I feel that this treatment is wonderful for those who actively struggle with viewing material that is blatantly illegal. To take the time to jot down their thoughts on the matter and strive for change.

Throughout this entire program, I didn’t look at any CSAM. I can’t say it was the program that kept me from it, I’d just lost interest in CSAM and hopefully my lack of interest is here to stay.

What remains for you to work on?

I need to work on my self-love and work-ethic. I need to become smarter with my money, and I need to become a more independent person. Not totally, mind you. We in the Western world value our individuality and independence a bit too much. We humans are social creatures, and we should never be in too big a hurry to leave the nest. Some of us might never be fully comfortable with the idea. And that’s OK, that feeling needs to be normalized. Again, humans are extremely social creatures. Without SOMEBODY around, most of us would go nuts!

Loneliness isn’t for most people. In fact, it’s a leading factor in depression and suicide. College students living away from home for the first time. Office workers stuck in dead-end jobs with no family to show for it. Elderly whose children never visit them are especially prone to suicide. Loneliness is a disease and an epidemic. An un-talked about killer.

Additional thoughts?

My thoughts:

Thank you for your time. I know that I’ve been a bit… Difficult to work with, taking long breaks between some modules. But thank you for giving me this opportunity, Dr. McMahan and Dr. Rahm (I hope “Dr.” is the correct terminology here. Sincerest apologies is it is not!).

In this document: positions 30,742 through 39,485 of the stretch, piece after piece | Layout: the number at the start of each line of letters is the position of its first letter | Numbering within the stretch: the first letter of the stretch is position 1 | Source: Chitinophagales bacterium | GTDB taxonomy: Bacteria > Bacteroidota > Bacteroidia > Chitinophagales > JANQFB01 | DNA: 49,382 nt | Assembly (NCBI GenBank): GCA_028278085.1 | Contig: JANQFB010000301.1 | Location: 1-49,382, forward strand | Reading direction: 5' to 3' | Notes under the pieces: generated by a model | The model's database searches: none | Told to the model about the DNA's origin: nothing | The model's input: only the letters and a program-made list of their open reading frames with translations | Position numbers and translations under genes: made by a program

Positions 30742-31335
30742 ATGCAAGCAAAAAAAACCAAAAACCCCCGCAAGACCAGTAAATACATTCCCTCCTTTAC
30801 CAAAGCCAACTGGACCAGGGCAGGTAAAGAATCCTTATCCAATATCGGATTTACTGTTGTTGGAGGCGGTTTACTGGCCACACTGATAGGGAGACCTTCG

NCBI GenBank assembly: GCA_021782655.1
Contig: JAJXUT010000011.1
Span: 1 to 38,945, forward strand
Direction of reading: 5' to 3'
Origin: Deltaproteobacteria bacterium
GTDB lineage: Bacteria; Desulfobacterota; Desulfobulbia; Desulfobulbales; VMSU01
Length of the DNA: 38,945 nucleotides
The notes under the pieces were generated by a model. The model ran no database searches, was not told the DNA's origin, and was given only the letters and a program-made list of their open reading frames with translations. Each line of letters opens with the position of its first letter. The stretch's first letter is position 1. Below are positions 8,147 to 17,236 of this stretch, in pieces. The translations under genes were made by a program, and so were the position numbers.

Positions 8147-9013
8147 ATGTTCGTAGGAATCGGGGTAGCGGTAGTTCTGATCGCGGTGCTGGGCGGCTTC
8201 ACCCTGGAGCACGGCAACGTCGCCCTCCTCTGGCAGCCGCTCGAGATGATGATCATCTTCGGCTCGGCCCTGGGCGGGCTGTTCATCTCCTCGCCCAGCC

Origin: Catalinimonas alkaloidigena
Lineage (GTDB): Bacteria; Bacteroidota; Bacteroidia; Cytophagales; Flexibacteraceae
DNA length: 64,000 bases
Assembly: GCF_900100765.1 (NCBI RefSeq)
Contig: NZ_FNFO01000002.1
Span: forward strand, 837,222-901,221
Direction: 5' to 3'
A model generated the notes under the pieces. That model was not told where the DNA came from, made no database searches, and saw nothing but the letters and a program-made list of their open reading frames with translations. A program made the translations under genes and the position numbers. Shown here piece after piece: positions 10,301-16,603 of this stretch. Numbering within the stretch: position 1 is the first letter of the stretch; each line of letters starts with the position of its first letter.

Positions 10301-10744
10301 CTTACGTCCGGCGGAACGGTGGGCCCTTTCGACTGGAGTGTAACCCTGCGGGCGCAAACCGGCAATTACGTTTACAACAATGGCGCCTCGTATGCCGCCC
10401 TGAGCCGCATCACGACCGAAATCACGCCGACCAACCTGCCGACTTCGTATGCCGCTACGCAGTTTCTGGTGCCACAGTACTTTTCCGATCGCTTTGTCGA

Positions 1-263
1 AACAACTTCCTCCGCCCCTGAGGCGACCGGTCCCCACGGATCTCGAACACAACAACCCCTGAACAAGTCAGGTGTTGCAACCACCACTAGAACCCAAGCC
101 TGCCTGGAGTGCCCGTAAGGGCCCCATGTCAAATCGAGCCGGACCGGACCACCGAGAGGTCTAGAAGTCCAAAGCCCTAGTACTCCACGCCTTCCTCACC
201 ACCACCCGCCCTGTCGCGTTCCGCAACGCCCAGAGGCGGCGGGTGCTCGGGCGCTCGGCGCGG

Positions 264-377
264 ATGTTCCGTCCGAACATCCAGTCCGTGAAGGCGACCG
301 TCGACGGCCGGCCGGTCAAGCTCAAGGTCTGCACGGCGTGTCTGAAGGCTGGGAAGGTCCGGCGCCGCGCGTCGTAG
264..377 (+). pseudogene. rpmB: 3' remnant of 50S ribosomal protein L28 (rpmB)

In the beginning of this program you were asked about uploading material to Inhope (INHOPE | Home). Here we would like to take the opportunity again to ask you to upload any remaining images you have to this link (https://www.inhope.org/EN#hotlineReferral) in order to help protect the child by removing the image from across the web.

Remember that a relapse, a temporary back slide where you find yourself in old patterns, might be a part of your process of change. If you’ve engaged yourself in this full treatment in a dedicated way, you will never be in your original position again. You have new knowledge about your sexual problematic behavior that you didn’t have before, but to maintain any changes you need to continuously work on your strategies.

You will have access to the treatment platform for 4 more weeks. You can save the exercises for your continued work. Remember, your work is not over and you need to continuously work with the material and your own behavior.

Finally, we would be very grateful if you could give us feedback on this week’s module content.

Were there any aspects of this module that you found particularly useful?



You selected “yes” to the above question, please share which aspects you found particularly useful:

My response:

It feels good to finally be done with it. I don’t mean that in a bad way, I mean it in a “I hope that by completing this it means I now have a better understanding of myself” kind of way.

Were there any aspects of this module that you did not find useful?



Were there any lessons or strategies from Module 9: Maintaining Your Change that you found particularly confusing?



Thank you for your participation and good luck!

We hope this treatment program has been helpful for you, and we wish you all the best going forward! Please feel free to reach out if you have further questions.